On May 5, 2015, Governor Mary Fallin signed House Bill No. 1965, making Oklahoma the 46th State to prohibit texting while driving. Specifically, Section 2(A) states, “[i]t shall be unlawful for any person to operate a motor vehicle on any street or highway within this state while using a hand-held electronic communication device to manually compose, send or read an electronic text message while the motor vehicle is in motion.” However, the law does quite a bit more than just prohibit texting while driving. First, “electronic communication device” is not limited to just a cell phone. It includes any electronic device that permits the user to manually transmit written text. Second, and perhaps most important, “text message” is not limited to just a text message, but is defined to include text-based messages, instant messages, electronic messages, photo, video or electronic mail.
There are also several exceptions to the ban on texting while driving built into the law. For example, a driver may use “a device that is physically or electronically integrated into a motor vehicle or a voice-operated global positioning or navigation system that is affixed to a motor vehicle.” It also makes an exception for using a hands-free device that allows the user to write, send or read a text message without the use of either hand except to activate, deactivate or initiate a feature or function. And, there are specific exemptions allowing a driver to communicate with an emergency response operator; a hospital, physician’s office or health clinic; a provider of ambulance services; a provider of firefighting services; or a law enforcement agency regarding an imminent emergency situation.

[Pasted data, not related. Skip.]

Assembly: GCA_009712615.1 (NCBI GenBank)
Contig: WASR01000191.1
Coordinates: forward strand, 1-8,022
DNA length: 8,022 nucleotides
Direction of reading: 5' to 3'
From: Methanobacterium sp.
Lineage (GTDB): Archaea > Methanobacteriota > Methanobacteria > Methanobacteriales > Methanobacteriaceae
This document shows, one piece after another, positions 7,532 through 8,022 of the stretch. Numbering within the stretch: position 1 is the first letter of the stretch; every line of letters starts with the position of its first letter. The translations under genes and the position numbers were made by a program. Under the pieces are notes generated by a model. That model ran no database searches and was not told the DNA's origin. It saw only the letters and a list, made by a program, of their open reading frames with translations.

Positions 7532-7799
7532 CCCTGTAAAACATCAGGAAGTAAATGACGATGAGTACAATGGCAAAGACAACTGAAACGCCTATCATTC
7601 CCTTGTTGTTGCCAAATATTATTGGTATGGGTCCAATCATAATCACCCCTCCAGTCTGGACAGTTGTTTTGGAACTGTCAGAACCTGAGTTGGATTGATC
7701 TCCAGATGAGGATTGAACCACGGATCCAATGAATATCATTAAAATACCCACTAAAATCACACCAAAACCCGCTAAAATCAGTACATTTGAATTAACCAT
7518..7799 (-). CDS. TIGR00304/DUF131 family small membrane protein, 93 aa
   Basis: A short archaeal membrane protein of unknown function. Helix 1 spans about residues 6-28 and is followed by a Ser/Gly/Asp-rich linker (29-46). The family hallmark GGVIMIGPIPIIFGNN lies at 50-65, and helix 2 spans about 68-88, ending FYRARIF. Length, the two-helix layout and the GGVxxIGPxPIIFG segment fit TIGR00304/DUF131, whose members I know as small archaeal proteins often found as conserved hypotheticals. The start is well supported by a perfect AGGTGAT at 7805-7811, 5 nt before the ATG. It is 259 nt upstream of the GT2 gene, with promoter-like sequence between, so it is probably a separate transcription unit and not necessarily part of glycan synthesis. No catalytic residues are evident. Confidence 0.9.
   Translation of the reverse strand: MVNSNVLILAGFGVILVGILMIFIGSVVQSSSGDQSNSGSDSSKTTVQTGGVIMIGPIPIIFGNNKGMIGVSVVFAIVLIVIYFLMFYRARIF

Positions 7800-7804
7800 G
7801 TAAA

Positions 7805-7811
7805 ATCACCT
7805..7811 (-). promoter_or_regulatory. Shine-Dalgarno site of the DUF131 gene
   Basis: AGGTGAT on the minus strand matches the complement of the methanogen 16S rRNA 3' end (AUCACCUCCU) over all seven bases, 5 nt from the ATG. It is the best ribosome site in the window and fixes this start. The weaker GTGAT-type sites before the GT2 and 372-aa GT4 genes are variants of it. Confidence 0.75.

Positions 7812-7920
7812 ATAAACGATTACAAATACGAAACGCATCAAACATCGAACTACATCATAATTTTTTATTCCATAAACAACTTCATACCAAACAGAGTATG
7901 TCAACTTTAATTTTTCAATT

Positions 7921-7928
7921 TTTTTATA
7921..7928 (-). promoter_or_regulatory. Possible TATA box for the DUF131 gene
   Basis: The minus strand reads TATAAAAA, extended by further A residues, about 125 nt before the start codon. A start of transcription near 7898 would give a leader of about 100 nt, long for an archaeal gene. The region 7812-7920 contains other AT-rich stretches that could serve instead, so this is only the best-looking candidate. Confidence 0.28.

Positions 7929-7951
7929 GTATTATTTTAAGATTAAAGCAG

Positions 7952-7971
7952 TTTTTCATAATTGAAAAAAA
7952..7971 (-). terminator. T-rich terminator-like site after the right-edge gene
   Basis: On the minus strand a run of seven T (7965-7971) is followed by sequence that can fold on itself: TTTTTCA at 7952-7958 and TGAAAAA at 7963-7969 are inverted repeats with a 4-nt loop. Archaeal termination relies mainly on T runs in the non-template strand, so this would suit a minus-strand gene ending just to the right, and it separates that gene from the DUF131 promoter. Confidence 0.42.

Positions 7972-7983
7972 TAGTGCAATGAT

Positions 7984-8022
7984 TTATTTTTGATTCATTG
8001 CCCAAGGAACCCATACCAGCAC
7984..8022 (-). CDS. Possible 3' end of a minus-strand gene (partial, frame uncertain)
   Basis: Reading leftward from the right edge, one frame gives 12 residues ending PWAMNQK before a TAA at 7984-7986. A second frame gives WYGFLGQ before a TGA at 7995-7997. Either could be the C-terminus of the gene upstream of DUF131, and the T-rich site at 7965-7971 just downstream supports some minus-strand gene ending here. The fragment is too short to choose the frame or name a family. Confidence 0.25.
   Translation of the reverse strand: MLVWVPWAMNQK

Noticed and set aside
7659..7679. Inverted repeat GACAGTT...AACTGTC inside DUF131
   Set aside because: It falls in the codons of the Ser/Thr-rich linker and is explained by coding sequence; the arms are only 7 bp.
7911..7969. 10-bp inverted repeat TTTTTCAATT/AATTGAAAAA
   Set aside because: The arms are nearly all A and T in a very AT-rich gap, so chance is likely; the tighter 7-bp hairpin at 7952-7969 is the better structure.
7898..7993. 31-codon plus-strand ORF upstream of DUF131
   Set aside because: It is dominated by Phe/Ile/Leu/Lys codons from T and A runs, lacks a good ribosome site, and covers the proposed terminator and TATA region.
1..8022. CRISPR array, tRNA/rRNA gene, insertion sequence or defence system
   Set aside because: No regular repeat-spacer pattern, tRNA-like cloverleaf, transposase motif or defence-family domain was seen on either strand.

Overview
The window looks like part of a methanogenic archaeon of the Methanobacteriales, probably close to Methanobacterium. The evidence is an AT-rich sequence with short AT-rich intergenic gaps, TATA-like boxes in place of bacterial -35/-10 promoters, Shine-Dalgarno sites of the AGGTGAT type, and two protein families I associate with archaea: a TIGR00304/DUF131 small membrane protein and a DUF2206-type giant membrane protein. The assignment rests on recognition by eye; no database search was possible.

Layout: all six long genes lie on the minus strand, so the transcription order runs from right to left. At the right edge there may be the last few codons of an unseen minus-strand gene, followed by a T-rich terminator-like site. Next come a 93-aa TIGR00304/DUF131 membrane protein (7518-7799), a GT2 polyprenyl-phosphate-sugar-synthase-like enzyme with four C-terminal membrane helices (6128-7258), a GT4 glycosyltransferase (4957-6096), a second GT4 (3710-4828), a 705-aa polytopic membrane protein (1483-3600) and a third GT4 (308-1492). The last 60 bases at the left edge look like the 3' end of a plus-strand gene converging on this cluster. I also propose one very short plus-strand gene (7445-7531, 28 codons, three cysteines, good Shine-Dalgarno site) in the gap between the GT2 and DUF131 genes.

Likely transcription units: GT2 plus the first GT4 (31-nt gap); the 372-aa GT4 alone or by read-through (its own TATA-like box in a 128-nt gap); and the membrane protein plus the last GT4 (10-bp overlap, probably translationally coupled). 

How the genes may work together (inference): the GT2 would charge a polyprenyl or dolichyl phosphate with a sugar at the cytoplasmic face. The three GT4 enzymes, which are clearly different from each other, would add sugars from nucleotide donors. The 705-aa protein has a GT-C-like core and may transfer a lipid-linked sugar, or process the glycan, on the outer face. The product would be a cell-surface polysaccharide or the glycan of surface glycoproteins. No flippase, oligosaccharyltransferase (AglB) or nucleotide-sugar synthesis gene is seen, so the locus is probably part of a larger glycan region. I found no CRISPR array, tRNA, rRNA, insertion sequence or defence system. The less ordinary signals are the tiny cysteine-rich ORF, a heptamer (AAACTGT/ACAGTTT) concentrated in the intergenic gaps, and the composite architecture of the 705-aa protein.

Keep in mind, before this law was passed, a driver could not be pulled over solely for texting while driving under the distracted driving laws. Now, however, texting while driving is a primary offense and a driver can be pulled over just for texting while driving.
The bottom line is that even though this is a law “relating to texting while driving,” it is much broader. A driver in Oklahoma can now be pulled over and given a ticket of up to $100.00 for sending, receiving, or reading a text message, e-mail, picture, or even posting on Facebook, twitter, Instagram, or other social media platforms. Remember, this ban only applies while the motor vehicle is in motion. So, if you just have to text someone or post what song is on the radio right now, do it quickly while you are sitting at a traffic light and you will not risk getting a $100.00 ticket to do so!